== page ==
By Lucy Komisar
This collaborative, inventive multi-media play with music is based on a Samizdat dialogue the Czech dissident Havel wrote in 1987, using the device of a popular rural pastime – roasting a pig – to satirize the communist government. It was inspired by the true story of Havel trying to find a pig to roast for his friends.
The performance starts with the excellent mood device of Slovakian singer Katarina Vizina and Jenny Lee Mitchell of Cabaret Metropol, doing European songs to music redolent of Kurt Weil.
When the play opens, Havel (Robert Honeywell) is trying to buy a pig for a big village party. But every time he thinks he has made a deal with a farmer, the price goes up. Even for buying a pig, the system doesn’t work. It seems corrupt and abusive.
A dumb American TV reporter (Katherine Boynton) has come to interview Havel. She wears a too-tight dress, too-high heels, has too-messy long hair, and pronounces Havel with a long A. She is accompanied by a camera on a tripod, so that we see her scenes and other excellent and funny video on screens on four sides. (The audience is on chairs and at tables along the walls.)
The story is surreal. In the midst of all, as a political point, sections of the famous opera by Smetana, “The Bartered Bride,” are performed by Moira Stone and Terence Stone. (Their operatic voices are excellent.)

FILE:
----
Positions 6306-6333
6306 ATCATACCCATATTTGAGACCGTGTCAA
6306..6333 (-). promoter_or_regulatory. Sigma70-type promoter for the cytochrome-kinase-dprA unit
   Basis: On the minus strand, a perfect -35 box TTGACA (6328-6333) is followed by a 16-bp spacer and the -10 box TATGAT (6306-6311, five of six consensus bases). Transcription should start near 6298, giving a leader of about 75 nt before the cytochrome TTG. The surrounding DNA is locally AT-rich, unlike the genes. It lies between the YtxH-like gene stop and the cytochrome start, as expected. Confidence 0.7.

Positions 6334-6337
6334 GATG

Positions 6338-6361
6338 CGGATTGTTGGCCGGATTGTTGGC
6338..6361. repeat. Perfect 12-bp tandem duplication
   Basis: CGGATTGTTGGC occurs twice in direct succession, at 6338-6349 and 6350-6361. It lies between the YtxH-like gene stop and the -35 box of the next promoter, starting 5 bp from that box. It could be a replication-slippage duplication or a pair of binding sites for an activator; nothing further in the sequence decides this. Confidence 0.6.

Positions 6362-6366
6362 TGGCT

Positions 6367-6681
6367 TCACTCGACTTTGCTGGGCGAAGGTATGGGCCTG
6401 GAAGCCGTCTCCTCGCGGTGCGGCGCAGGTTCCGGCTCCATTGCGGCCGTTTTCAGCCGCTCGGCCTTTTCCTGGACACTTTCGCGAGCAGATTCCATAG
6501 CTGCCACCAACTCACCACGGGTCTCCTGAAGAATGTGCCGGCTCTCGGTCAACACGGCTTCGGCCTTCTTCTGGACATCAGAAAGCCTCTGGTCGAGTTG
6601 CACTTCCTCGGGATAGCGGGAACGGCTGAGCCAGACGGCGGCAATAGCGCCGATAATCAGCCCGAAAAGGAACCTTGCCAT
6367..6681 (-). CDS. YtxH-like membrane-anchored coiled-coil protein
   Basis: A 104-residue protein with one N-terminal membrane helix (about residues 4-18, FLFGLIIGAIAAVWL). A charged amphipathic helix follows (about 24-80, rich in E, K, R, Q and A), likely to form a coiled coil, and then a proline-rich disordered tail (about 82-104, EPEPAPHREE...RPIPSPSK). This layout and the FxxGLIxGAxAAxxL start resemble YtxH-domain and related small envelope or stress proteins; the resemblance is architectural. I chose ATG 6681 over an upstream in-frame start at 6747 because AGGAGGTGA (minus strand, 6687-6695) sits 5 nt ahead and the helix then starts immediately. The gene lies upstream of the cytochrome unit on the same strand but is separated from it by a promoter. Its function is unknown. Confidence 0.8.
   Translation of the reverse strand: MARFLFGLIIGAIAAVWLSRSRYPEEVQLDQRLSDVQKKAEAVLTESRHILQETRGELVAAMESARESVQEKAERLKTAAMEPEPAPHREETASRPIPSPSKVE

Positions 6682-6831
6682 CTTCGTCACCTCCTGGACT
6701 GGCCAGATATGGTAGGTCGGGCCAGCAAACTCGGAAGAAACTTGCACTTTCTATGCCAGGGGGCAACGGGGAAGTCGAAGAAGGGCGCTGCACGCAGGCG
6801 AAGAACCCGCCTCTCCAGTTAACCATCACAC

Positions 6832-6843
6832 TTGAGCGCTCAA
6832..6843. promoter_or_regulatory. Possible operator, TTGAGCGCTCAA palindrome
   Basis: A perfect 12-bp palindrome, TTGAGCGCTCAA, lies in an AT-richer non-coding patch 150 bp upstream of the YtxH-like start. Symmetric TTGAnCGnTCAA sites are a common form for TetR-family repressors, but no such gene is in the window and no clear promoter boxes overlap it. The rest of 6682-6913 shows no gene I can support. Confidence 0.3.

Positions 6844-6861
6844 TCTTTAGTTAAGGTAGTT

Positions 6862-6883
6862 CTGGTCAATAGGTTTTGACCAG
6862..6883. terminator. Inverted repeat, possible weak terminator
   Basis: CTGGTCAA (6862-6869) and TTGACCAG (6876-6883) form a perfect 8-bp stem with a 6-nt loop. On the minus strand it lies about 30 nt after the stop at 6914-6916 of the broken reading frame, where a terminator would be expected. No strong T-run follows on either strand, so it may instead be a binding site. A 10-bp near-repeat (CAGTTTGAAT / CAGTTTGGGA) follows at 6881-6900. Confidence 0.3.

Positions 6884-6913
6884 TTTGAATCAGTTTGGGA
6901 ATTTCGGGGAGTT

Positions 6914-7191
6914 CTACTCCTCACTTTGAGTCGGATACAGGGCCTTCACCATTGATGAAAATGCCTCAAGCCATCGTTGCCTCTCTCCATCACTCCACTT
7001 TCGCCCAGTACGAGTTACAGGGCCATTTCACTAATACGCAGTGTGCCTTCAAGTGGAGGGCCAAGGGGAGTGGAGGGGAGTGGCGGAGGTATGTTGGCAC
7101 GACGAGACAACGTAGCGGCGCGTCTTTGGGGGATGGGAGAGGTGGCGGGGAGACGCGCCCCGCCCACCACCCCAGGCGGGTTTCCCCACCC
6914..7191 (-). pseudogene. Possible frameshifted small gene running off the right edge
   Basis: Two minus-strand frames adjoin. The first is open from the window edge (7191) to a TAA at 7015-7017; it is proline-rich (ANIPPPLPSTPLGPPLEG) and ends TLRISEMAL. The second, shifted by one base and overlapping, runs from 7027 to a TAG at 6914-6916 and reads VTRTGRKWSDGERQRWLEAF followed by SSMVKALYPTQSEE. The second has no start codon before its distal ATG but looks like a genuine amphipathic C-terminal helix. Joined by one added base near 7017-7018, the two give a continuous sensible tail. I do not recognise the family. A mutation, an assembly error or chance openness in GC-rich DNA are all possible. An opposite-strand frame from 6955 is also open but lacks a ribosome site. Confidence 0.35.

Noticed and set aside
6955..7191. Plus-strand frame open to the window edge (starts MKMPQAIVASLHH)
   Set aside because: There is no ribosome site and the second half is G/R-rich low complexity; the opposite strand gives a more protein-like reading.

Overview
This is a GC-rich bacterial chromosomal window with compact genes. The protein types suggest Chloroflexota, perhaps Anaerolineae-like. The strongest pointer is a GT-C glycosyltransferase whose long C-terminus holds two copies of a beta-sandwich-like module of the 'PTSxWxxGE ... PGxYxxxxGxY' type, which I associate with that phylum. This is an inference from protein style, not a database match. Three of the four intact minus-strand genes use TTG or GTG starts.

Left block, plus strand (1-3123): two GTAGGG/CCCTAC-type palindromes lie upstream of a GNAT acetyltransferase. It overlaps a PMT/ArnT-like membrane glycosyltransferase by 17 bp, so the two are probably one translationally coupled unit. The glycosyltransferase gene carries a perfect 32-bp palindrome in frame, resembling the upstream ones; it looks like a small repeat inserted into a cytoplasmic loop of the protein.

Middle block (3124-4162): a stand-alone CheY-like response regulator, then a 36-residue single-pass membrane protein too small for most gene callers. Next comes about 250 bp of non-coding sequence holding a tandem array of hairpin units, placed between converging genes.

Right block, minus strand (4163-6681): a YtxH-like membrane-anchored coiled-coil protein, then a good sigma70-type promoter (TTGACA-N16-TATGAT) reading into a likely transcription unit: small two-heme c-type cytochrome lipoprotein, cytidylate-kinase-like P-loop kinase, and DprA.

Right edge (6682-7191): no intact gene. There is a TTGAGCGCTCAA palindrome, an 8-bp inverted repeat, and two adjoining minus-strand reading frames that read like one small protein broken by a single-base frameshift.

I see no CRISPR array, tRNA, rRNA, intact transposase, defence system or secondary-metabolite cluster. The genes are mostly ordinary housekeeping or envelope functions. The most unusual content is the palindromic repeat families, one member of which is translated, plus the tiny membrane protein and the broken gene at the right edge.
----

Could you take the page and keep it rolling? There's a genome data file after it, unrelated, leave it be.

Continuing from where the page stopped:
The Smetana work, the most important Czech opera, was written in the 1860s when the country was under the Austro-Hungarian Empire and Czech could not be spoken, though it continued to be heard in rural communities. Thus it had a political message which Czech director Vladimir Morávek added in 2010 when he decided to stage Havel’s samizdat.
The price of the pig goes so high, that everyone in the village has to sign for it. But when the front page of the long, accordion-pleated bill is finally held up, it is Charter 77, the name of the human rights manifesto co-authored by Havel and signed by Czech writers and intellectuals in 1977.
Havel would spend four-and-a-half years in prison before the communist government fell to the Velvet Revolution and he became president.
The production gets a fine adaptation by Edward Einhorn and is directed with smartness and verve by Henry Akona. Honeywell is appropriately self-effacing as Havel, and Boynton emulates every self-important glitzy TV media star. Havel would have loved it.
“The Pig, or Václav Havel’s Hunt for a Pig.” Written by Václav Havel and Vladimir Morávek. Adapted into English by Edward Einhorn. Directed and musical arrangements by Henry Akona. 3LD Art & Technology Center & Untitled Theater Company #61. 80 Greenwich Street, New York City (a few steps south of the #1 train Rector stop). 866-811-4111.
The 20-minute cabaret begins ten minutes before curtain. After the hour production comes another half hour of music by Cabaret Metropol. You can buy pulled pork or vegetarian sandwiches and Czech beer, or water; no wine. Food must be ordered 24 hours in advance.Opened March 10, 2014; closes March 29, 2014. 3/20/14. Review on New York Theatre Wire.